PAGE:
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Interview on experiences in World War II

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The World War II Years: An Oral History Interview with Richard French

Note: Ellipsis (...) indicates a fragmentary or introductory utterance. Square brackets enclose information such as [unintelligible], the transcriber's best guess as to what was said, or editorial notes from the transcriber.

Interviewer: Today is October 2nd, 2007. I'm Nancy Porter, and we're at the home of Mr. Richard French in Baldwin City, Kansas, and with us is his wife, Marjorie, and his two daughters, Connie and Debbie. Mr. French, can you tell us when and where you were born?

Richard French: Yeah. Fort Scott, Kansas.

I: What year were you born?

RF: May 16.

I: May 16,1926?

RF: Yes.

I: Can you tell me how many brothers and sisters you had?

RF: One.

I: No, not your children. Your brothers and sisters. Your brothers and sisters,

RF: Donald French; he died. He was in the 101st Airborne Division in Spokane, Washington. He was the first one down. He kind of got his feet tangled up in his chute; he lit on his left shoulder; never did come out of it. He died from it. 101st Airborne Division, Spokane, Washington.

I: In World War II?

RF: Spokane, Washington.

I: Did you have any sisters?

RF: No.

I: What did your dad do for a living?

RF: He's a plumber, steam fitter, and a [unintelligible] fitter. Pipe fitter.

Richard French  
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I: Pipe fitter? Did your mother work outside the home?

RP: No, she had arthritis. She was crippled; she couldn't do it, and she died, and my dad died in Fort Scott, Kansas. George French and Ruth Lantis French.

I: George and Ruth? Lantis? L-A-N-T-I-S?

Marjorie French: Yes.

I: Okay.

RF: They died in Fort Scott, Kansas.

I: What kind of chores did you have to do when you were a kid?

RF: Well, she has a lot of them...

I: No. When you were little, what did your mother and dad have you do? What kind of chores around the house?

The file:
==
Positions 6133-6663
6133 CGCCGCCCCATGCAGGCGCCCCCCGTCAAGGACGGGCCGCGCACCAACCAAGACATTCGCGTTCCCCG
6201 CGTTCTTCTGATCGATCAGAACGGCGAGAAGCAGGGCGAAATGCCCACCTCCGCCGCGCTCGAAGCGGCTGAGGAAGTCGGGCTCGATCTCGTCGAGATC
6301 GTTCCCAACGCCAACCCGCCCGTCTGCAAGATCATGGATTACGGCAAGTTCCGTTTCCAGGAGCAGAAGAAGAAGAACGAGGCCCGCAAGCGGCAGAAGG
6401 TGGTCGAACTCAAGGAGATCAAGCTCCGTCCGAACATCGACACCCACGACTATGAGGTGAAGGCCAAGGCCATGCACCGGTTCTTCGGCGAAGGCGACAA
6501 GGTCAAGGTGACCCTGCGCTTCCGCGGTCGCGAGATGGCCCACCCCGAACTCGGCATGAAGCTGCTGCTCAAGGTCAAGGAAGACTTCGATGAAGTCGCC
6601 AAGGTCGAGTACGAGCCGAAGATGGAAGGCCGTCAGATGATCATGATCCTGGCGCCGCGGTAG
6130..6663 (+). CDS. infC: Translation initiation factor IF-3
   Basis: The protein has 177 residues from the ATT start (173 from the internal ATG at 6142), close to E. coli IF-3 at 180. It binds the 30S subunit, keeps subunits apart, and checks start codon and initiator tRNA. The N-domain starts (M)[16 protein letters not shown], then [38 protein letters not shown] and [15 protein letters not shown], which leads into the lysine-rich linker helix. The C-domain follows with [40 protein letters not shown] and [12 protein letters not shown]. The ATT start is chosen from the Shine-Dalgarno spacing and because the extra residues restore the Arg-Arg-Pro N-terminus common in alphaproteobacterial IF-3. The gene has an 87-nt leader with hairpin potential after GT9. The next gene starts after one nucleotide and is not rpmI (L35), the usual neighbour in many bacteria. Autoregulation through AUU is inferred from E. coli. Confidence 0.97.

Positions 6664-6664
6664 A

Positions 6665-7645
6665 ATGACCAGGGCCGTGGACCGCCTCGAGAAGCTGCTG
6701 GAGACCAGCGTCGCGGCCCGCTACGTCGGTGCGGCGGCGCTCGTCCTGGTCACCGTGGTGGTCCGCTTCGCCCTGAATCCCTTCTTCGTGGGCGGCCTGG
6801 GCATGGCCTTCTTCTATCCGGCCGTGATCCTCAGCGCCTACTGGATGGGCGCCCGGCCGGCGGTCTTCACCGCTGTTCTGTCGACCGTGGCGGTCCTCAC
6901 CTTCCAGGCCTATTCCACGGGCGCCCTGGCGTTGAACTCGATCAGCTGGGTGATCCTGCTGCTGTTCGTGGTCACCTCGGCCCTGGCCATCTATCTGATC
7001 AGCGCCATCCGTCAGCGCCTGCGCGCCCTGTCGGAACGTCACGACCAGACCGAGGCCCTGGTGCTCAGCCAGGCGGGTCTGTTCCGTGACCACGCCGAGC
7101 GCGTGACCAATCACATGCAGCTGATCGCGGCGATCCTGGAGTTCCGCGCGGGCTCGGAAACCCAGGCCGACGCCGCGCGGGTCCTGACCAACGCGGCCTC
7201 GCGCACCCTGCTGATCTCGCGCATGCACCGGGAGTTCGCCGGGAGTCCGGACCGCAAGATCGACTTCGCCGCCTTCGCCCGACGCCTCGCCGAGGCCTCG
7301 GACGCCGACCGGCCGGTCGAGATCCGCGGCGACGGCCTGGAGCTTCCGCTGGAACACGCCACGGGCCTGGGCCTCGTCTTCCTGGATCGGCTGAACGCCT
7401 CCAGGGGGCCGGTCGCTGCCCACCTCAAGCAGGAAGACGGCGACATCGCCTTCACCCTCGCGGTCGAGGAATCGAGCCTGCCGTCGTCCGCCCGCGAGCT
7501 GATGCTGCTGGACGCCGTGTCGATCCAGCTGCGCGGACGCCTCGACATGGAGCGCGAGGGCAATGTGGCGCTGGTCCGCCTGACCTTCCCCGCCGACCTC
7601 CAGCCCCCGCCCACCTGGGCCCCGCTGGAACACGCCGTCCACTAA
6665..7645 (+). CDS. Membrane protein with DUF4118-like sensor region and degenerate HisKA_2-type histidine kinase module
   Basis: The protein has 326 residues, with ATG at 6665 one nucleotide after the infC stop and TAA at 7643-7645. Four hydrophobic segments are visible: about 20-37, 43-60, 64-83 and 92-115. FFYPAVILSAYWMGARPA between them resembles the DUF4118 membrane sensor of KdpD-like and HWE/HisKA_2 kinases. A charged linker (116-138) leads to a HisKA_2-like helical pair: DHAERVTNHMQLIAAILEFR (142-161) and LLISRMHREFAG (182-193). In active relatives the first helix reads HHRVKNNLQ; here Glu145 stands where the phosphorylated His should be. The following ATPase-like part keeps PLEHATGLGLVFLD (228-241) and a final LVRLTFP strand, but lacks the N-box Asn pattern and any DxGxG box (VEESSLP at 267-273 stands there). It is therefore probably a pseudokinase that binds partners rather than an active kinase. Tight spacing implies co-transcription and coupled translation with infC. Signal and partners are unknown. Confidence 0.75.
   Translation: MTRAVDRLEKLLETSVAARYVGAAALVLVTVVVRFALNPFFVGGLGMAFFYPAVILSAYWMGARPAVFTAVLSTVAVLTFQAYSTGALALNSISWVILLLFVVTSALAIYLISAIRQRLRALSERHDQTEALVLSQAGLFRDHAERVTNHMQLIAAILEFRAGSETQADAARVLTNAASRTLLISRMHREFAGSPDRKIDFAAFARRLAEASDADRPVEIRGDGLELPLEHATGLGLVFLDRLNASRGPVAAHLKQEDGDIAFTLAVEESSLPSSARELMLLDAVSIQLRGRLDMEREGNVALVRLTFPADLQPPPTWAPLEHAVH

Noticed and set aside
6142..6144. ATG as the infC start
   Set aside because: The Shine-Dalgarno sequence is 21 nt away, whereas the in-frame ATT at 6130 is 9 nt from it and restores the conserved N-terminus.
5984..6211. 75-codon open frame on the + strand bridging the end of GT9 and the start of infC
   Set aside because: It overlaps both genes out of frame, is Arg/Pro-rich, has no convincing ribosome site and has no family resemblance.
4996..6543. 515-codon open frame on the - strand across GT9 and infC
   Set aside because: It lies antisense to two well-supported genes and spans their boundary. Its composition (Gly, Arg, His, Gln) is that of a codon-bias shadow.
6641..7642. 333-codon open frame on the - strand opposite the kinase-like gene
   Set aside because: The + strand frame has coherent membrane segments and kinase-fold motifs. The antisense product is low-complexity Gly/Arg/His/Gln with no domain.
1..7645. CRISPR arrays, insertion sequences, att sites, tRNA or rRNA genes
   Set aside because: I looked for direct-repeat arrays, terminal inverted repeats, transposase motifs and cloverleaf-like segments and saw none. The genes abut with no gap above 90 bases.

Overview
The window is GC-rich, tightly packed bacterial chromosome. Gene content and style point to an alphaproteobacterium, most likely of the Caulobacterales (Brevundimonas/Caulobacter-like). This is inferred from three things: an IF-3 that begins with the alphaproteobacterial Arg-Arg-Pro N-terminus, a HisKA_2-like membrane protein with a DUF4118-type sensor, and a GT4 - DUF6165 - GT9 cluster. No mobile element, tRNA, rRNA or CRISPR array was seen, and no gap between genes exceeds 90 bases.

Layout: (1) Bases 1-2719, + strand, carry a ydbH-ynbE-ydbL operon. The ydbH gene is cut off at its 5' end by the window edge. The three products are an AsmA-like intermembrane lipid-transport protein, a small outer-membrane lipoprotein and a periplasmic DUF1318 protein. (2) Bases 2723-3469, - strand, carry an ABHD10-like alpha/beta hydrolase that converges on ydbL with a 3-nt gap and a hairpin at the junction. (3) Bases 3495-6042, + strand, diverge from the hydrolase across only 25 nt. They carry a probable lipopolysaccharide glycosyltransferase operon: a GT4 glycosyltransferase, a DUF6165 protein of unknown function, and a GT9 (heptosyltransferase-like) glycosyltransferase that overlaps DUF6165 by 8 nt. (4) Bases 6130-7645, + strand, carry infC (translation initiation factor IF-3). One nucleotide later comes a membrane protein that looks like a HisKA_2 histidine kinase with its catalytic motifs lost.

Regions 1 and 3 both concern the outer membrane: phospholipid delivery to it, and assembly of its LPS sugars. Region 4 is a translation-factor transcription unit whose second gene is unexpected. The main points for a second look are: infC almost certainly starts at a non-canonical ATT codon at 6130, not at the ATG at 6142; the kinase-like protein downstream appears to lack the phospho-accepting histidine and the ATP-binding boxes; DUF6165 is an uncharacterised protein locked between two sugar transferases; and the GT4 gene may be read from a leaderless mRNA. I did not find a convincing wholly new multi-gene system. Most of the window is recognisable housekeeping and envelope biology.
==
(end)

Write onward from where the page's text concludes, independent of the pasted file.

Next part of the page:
RF: Well, I'd go to the store for them, and do any chores around the house, you know. I: Like mowing?

RF: Yeah. I'd mow the lawns, and everything, and then she had 'honey-dos' she'd have me do in here.

MF: He's talking about me.

I: Yeah, he's talking about you.

MF: Did you help your mom a lot? Did you help your mother?

RF: Well, sure.

MF: Had to.

I: Where did you go to school?

RF: Fort Scott, Kansas.

I: Grade school? What was the name of your grade school? Do you remember?

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RF: I don't remember, but...

I: Okay. That's fine.

RF: I had a [unintelligible] and Mrs. Ron took him outside and fired him.

I: Is that right? Took him right outside and fired him?

RF: She didn't like him any [unintelligible]. Mrs. Ron took him outside and fired him.

I: Okay. Did you go to high school there in Fort Scott?

RF: In Fort Scott, Kansas, yeah.

I: You went to high school there?

Daughter French: No, dad. You went to Amarillo.

MF: You went to high school in Amarillo. Amarillo, Texas.

RF: High school. Amarillo, Texas.

I: Okay. So you moved to Texas?

RF: Moved to Baldwin City, Kansas.

I: You moved to Texas, and you went to school there.

RF: I bought this house with everything in it.

I: Okay, but we're not that far. We're still in Texas.

RF: For $140.

I: Well, that's good. We'll get there. Do you remember when Pearl Harbor happened?

RF: Sure do. Sure do.

I: Where were you?

RF: I was in the Philippines. Hilo, Hawaii.

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I: Were you in Hawaii when the...

RF: Hilo, Hawaii.

MF: That was in'41, wasn't it?

I: Yes. December 7,1941. Wait a minute. Wait a minute.

MF: He wasn't there. He got in in '44. He was still in Amarillo.

I: You were in Texas when Pearl Harbor happened.

RF: Amarillo, Texas.

I: Yeah. Tell me about going into the service. You had to get your mom and dad to sign a paper?

RF: Hm-hmm.

I: So you went in when you were 17-18 years old?

RF: 18-19 years old.

I: You went into the Army?

RF: Yes.

I: You went into the 43rd Division, is that right?

RF: 43rd Division.

I: You have a picture of all your medals here?

RF: I just made PFC.

I: Did you?

RF: Private First Class.

I: [Can you get a picture of that, Dan, and we can let him put it down?] Where did you go to basic training? Do you remember?

RF: Fort Scott, Kansas.

Richard French

MF: No.

Daughter French: Basic training, dad. I: Basic training for the Army. MF: That place you don't like.

RF: I was a platoon leader.

I: A platoon leader?

RF: Yeah.

MF: What camp did you go to, though?

I: What camp?

MF: What camp were you in?

RF: Camp Hood, Texas.

I- Camp Hood. Did you like Camp Hood?

: V-Md* ~od can^dtnefoodservice Was good, too.

I- Was it?

M. Yeah, you'd go, and they had fee food, and everything.

, yeah, A1otof«hemnkedthefood;theyiustdidn,ltomarohing.